Mother Teresa A complete authorized biography

Kathryn Spink

Book - 1997

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BIOGRAPHY/Teresa, Mother
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San Francisco : HarperSanFrancisco 1997.
Main Author
Kathryn Spink (-)
1st ed
Physical Description
306 p. : ill
Includes index.
Contents unavailable.
Review by Booklist Review

Innumerable books have been written about Mother Teresa; she makes good, profitable copy. Unfortunately for publishers, she passed away so close to the fatal accident involving Princess Diana that they were suddenly in a no-win situation and had to make a choice between the two headline grabbers. And it is surprising that prepublication review galleys were distributed, though distributed late, for a book about such a world-famous person. Spink knew Mother Teresa personally, was involved with her Missionaries of Charity "for nearly 18 years," and was given permission to write her biography, which distinguishes this one from the many others. It covers her life from her youth in Albania to her winning the Noble Prize for Peace in 1979 to her work in India. Certainly it does not try to attack the saint as did Anne Sebba [BKL Ag 97] or to interpret her efforts in other than favorable lights; it does try to give a sense of a very austere woman who chose to spend her life getting close to suffering. --Bonnie Smothers

From Booklist, Copyright (c) American Library Association. Used with permission.
Review by Publisher's Weekly Review

In 1991, freelance author and translator Spink gained Mother Teresa's permission and blessing to tell the world the story of her life and work. Spink's biography benefits from her own 18-year involvement with the work of the Missionaries of Charity Order as well as from the intimate relationship she developed over the years with Mother Teresa. In meticulous fashion, Spink weaves a mosaic of Mother Teresa's life, using momentous events such as Teresa's childhood and her experience of a "call within a call" to religious vocation, Teresa's departure from the Loreto Order to establish the Missionaries of Charity, her tireless work among the sick and dying poor of Calcutta and the recognition of Teresa's humanitarian work when she received the Nobel Peace Prize in 1979. While Spink provides this biographical outline, she incorporates excerpts from Mother Teresa's own letters, speeches and other writings to illustrate Teresa's conviction that working to care for the poor, sick and dying was a way of tending to the body of Christ and a way of expressing God's unconditional love to the "poorest of the poor." A final chapter in the book provides glimpses of Mother Teresa's affection for Princess Diana, a brief description of Mother Teresa's funeral and a short account of the election of Sister Nirmal as her successor. Spink responds to what critics have called Mother Teresa's questionable relationships with dictators by noting that "she treated dictators like friends just because she believed that every human being contained divine life." Marked by exhaustive detail and workmanlike prose, Spink's biography is a classic hagiography, yet another argument in favor of Teresa's seemingly inevitable future canonization. (Oct.) (c) Copyright PWxyz, LLC. All rights reserved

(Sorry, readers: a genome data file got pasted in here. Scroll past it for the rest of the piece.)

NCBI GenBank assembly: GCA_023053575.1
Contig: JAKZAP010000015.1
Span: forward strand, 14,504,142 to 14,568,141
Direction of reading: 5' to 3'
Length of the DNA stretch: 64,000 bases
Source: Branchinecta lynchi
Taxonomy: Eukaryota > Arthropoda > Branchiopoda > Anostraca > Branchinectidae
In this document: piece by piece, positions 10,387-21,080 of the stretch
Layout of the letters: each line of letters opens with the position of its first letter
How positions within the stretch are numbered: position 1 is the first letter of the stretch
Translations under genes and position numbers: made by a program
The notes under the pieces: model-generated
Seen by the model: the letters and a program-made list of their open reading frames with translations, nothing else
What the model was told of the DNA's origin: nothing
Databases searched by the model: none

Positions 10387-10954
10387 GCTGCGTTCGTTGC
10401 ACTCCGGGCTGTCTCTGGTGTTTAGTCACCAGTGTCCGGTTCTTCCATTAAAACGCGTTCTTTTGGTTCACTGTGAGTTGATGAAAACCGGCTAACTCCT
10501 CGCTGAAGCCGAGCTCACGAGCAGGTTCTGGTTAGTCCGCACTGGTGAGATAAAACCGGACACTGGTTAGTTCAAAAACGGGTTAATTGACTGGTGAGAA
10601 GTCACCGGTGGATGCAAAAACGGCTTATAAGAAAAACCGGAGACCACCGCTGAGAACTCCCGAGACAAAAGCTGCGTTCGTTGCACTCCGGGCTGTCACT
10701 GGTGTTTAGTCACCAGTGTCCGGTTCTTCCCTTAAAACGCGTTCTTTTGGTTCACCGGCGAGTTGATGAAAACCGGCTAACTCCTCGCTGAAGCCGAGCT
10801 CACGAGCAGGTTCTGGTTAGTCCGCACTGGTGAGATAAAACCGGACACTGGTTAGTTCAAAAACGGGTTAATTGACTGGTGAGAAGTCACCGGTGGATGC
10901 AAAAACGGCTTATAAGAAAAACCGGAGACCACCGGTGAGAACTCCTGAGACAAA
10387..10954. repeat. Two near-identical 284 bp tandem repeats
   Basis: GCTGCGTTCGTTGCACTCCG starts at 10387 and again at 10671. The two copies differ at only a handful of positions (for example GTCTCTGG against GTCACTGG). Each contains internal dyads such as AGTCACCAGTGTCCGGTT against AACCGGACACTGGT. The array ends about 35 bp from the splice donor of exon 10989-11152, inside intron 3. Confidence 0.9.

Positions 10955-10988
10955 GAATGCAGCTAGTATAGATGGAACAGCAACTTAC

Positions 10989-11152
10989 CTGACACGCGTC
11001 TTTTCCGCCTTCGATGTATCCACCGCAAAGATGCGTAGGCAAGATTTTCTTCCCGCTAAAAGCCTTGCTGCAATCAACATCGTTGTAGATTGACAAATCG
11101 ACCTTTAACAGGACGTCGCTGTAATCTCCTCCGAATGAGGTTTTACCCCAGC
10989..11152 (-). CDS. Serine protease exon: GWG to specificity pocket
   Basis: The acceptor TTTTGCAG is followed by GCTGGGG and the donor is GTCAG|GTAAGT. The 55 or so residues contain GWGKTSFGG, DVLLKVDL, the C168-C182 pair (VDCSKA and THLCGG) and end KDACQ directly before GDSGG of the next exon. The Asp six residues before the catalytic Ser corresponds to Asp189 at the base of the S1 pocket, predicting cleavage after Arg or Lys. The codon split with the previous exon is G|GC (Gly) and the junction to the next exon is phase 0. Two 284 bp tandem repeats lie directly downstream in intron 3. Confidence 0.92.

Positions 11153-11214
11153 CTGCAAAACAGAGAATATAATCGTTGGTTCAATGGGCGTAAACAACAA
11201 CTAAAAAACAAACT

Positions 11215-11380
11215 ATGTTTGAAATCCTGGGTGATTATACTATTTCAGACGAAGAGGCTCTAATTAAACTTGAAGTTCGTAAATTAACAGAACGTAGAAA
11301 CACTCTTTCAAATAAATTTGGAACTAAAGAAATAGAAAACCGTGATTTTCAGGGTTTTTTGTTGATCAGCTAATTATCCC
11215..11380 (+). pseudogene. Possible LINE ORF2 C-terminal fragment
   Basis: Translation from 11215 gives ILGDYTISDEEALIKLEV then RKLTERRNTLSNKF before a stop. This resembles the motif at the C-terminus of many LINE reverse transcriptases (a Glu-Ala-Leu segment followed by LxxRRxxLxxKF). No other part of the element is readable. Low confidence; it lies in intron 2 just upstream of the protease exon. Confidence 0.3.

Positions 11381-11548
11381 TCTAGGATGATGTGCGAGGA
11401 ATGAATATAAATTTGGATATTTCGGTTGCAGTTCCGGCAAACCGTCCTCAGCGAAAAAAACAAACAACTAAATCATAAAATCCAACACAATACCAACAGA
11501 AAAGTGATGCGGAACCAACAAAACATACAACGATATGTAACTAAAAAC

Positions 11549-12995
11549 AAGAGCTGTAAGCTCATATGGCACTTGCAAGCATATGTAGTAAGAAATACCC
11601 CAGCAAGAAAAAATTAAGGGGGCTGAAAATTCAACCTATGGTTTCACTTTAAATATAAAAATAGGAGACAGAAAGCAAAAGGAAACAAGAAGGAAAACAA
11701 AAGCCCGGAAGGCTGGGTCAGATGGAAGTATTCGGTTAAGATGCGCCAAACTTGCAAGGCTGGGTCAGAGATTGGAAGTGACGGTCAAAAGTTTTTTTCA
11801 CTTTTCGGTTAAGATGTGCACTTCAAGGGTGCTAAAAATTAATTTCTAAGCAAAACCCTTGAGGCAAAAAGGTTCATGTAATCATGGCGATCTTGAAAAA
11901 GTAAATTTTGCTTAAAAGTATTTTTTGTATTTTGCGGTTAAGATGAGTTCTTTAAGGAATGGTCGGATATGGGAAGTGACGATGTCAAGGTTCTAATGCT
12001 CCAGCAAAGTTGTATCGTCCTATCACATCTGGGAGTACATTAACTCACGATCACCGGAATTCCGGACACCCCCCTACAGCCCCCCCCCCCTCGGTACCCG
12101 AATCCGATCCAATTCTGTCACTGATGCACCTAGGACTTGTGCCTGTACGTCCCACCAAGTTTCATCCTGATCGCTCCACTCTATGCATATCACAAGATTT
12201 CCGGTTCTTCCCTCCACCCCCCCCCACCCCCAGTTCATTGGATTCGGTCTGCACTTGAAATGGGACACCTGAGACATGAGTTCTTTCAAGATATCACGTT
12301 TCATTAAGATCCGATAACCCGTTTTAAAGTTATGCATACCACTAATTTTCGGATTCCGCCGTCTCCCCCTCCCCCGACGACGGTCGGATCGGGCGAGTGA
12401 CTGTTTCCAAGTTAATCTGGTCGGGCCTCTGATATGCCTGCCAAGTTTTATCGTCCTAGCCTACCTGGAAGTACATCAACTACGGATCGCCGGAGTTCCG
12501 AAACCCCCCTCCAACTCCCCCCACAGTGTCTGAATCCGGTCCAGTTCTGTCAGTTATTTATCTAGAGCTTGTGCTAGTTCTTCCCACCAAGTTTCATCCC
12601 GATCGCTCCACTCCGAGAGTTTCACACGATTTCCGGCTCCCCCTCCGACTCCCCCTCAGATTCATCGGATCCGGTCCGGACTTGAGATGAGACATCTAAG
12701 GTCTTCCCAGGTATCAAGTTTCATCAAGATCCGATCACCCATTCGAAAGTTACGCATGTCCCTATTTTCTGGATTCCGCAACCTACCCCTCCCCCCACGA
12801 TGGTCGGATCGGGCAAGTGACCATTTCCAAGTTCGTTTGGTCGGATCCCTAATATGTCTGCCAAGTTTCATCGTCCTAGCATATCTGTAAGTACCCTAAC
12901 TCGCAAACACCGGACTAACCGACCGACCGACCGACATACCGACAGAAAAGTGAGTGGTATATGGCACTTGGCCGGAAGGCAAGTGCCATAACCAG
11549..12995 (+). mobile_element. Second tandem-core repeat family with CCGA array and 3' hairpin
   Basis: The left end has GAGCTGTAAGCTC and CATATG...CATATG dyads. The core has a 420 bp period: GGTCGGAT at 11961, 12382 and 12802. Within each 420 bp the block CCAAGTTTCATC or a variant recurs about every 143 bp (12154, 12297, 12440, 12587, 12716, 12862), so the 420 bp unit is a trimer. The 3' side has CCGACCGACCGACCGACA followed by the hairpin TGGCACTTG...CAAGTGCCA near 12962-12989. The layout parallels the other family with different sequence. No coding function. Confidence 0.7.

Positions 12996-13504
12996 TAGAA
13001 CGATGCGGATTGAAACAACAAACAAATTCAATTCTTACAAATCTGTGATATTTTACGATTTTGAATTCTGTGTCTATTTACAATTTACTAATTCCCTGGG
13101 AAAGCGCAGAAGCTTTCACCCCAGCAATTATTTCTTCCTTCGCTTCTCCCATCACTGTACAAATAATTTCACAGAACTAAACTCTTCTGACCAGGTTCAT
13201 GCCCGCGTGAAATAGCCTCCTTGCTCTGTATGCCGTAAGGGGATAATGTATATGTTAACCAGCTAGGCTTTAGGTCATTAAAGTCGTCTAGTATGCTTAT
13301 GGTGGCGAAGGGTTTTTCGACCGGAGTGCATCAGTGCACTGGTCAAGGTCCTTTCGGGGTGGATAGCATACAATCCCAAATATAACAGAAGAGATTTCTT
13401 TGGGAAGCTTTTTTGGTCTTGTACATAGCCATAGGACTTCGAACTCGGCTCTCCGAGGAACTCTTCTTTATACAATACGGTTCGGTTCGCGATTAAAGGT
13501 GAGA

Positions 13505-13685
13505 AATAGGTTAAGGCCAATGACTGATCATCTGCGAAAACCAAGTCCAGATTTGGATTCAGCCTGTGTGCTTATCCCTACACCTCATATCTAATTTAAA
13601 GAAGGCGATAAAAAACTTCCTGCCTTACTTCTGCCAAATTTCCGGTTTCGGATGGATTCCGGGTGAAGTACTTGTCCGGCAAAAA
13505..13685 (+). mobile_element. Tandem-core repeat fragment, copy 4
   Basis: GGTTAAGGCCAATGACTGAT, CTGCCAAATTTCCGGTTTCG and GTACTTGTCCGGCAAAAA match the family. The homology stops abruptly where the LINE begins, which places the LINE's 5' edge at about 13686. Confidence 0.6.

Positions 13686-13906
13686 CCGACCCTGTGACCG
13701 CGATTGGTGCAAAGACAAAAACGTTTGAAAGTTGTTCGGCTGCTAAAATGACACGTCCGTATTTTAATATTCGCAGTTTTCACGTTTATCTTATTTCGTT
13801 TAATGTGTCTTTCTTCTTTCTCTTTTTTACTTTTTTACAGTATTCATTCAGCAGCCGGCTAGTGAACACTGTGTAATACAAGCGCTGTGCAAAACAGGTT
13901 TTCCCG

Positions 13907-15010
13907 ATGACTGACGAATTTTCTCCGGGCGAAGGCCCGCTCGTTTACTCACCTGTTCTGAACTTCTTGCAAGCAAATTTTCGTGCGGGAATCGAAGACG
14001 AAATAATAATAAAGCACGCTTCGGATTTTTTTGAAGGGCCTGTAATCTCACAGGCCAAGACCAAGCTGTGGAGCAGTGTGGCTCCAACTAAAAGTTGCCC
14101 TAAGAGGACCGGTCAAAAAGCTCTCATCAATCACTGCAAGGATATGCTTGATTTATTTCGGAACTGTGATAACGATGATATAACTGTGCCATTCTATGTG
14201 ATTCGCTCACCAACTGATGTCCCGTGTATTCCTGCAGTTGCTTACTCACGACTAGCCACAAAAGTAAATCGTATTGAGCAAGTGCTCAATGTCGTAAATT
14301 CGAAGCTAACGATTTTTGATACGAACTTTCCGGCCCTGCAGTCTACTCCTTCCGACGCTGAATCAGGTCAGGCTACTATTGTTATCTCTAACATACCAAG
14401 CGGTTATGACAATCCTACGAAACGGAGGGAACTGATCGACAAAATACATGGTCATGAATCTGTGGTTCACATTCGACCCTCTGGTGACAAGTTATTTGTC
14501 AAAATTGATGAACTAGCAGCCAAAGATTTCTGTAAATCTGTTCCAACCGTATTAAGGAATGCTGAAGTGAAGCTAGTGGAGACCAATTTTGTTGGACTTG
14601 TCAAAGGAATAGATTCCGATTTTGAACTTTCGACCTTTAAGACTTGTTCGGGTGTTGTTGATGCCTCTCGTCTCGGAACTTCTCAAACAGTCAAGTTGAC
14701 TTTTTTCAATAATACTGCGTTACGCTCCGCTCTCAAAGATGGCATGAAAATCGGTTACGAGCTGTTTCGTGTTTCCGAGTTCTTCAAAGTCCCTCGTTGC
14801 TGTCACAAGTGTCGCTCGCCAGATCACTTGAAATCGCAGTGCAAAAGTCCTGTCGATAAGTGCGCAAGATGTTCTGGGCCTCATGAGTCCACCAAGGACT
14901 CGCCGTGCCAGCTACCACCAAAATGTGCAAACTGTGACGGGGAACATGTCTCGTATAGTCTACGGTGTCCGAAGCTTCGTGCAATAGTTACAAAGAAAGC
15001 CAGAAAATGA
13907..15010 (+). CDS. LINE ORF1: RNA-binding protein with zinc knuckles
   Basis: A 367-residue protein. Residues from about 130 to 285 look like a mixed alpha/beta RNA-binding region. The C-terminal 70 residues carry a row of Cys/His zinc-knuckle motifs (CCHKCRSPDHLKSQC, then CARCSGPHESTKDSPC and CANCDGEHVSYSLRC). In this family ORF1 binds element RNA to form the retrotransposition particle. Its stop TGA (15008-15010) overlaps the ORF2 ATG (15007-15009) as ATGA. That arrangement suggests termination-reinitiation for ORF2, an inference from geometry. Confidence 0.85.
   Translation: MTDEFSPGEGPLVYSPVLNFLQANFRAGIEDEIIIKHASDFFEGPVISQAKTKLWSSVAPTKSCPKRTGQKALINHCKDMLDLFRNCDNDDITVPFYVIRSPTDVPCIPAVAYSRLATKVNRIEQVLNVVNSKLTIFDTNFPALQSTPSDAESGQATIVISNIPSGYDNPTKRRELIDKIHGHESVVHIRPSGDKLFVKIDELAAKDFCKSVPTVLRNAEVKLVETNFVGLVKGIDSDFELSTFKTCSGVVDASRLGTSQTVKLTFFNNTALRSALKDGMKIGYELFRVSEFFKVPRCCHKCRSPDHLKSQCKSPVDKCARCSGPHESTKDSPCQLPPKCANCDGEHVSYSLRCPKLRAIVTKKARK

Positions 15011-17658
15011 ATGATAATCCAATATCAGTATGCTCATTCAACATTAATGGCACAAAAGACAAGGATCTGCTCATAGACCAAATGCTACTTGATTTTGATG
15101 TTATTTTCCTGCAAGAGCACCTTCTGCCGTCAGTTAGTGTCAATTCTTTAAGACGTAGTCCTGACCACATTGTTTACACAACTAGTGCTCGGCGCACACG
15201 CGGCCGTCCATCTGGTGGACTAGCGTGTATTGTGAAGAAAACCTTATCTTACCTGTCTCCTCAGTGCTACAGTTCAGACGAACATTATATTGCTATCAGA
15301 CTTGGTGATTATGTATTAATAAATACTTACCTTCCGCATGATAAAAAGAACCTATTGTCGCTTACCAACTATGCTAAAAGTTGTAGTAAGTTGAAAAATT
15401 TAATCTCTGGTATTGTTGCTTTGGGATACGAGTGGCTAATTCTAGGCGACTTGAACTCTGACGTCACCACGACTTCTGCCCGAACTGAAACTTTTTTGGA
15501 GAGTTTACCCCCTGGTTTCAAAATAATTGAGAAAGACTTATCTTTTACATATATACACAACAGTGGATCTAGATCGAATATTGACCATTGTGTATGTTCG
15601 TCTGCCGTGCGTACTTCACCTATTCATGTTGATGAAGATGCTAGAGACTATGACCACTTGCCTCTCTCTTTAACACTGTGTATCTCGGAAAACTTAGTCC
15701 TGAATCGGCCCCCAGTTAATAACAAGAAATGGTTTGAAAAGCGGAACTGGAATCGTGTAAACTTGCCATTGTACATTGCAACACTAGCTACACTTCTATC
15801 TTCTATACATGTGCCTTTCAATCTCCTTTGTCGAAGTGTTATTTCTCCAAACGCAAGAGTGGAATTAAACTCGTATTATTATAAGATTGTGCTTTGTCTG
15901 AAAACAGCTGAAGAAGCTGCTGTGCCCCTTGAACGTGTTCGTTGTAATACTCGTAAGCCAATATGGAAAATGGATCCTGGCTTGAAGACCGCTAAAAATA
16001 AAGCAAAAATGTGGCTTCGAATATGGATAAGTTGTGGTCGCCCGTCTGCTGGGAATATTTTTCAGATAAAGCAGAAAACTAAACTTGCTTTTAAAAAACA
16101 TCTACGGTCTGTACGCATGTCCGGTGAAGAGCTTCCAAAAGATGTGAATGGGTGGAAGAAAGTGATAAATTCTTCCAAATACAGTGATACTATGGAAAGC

(c) Copyright PWxyz, LLC. All rights reserved